Bioswales Do More Than Clean Water

Riverkeeper recently collaborated with the owners of Johnson’s Beach to design and build a new bioswale that will clean up polluted stormwater runoff from busy downtown Guerneville streets before running into the Russian River. Due to heavy traffic on Hwy 116/ River Road, Guerneville has shown very high levels of dissolved metals in street runoff. Bioswales provide simple and sustainable natural pollution control by filtering out harmful contaminants with native plants and organic compost loaded with beneficial soil microbes that break down pollution. Bioswales also blunt the impacts of climate change.

The slogan for bioswales and other Low Impact Development designs in stormwater is “Slow It, Spread It, Sink It” a term coined by Occidental Arts and Ecology Center’s Brock Dolman.

By slowing down stormwater with boulders and rocks, and wide, low-gradient basins with check-dams, bioswales help to prevent the rush of water that can cause down-stream flooding.  The previous design allowed a 12-inch drain pipe to shoot stormwater straight toward the river over a paved surface with no way for the water to slow down.  Extremely high velocities of runoff cause erosion of sediment into the river, which cause major problems for spawning salmon.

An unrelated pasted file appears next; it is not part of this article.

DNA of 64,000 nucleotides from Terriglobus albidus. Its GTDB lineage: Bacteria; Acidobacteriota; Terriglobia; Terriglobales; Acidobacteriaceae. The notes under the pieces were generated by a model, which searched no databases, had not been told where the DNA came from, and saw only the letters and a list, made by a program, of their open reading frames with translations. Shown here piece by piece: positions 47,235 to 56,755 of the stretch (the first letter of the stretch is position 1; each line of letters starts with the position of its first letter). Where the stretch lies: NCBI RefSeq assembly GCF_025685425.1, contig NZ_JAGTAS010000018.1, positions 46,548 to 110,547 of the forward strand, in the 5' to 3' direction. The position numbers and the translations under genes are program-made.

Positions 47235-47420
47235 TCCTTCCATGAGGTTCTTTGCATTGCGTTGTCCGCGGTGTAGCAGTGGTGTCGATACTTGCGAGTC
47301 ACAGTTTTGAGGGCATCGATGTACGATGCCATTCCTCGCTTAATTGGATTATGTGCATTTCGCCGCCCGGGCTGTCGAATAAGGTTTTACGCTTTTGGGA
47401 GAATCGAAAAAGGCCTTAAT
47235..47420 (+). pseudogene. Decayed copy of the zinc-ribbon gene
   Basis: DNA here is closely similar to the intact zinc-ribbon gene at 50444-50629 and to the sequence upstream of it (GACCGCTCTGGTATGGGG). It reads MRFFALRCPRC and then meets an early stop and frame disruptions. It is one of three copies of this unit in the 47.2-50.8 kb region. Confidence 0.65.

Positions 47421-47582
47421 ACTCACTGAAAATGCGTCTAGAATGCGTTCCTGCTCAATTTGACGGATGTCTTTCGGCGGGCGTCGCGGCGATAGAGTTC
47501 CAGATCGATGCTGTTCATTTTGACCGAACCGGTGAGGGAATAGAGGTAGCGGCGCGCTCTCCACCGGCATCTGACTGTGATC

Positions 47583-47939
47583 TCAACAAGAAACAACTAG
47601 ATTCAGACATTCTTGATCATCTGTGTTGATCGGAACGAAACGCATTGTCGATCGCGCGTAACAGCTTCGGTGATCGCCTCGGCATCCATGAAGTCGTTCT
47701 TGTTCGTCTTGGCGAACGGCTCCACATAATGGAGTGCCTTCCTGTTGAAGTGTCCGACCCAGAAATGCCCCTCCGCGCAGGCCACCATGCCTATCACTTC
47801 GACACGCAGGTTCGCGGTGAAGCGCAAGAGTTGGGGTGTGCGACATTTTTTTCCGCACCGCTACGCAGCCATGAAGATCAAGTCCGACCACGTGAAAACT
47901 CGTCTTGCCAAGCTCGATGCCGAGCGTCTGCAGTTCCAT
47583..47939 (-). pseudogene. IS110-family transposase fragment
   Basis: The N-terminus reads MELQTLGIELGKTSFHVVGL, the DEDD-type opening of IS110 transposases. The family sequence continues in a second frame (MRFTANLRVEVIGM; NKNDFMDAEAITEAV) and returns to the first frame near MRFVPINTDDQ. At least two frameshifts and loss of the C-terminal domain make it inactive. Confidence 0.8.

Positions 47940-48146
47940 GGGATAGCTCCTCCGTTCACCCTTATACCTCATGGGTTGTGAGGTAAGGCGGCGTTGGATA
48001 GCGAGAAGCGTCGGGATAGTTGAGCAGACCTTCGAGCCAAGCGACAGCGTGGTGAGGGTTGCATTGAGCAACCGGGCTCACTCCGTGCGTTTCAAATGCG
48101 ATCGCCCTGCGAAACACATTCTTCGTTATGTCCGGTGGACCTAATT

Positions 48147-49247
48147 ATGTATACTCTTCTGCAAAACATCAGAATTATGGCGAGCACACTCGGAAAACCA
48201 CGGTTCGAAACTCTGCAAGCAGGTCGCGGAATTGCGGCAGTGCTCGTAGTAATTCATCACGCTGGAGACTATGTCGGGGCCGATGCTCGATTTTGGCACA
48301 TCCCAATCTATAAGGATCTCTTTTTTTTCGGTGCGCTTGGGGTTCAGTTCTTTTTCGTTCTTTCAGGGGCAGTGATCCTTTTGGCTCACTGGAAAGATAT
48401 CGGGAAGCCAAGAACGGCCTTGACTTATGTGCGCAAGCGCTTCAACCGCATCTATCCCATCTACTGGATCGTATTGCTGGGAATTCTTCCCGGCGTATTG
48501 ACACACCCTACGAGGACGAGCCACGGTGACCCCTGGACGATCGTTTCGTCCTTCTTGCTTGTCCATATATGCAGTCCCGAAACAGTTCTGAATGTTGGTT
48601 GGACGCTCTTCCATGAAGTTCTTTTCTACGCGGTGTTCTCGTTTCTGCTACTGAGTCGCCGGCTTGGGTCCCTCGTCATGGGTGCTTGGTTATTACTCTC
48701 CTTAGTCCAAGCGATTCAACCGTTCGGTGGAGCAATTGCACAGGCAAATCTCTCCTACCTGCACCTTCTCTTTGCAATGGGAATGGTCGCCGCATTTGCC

The new basin, which was dug through old asphalt by local heavy equipment operators, was deep enough and wide enough to effectively spread out the stormwater over a large surface area.  Organic compost was integrated into the base of the channel to allow for the absorption of harmful chemical pollutants into the soil’s microbe-rich environment.  Additionally, the roots and grassy fibers of native plants capture pollutants, while filtering out pieces of microplastics and other trash.  Native plants are very well suited to this climate, and by being drought-tolerant they require far less watering through our long, dry summer months than many common landscaping plants.

With a potential drought looming, these bioswales allow for increased water storage by sinking the water back into the groundwater reserves in our communities before it runs into the river and out to sea.  Some climate change models suggest that we will be having extended periods of drought followed by massive atmospheric river storm events that just dump water in concentrated events.  Adequate storage of water for our communities is a big concern, and bioswales help with recharging our aquifers. By removing pollutants, bioswales are creating more drinkable groundwater reserves for a more resilient community.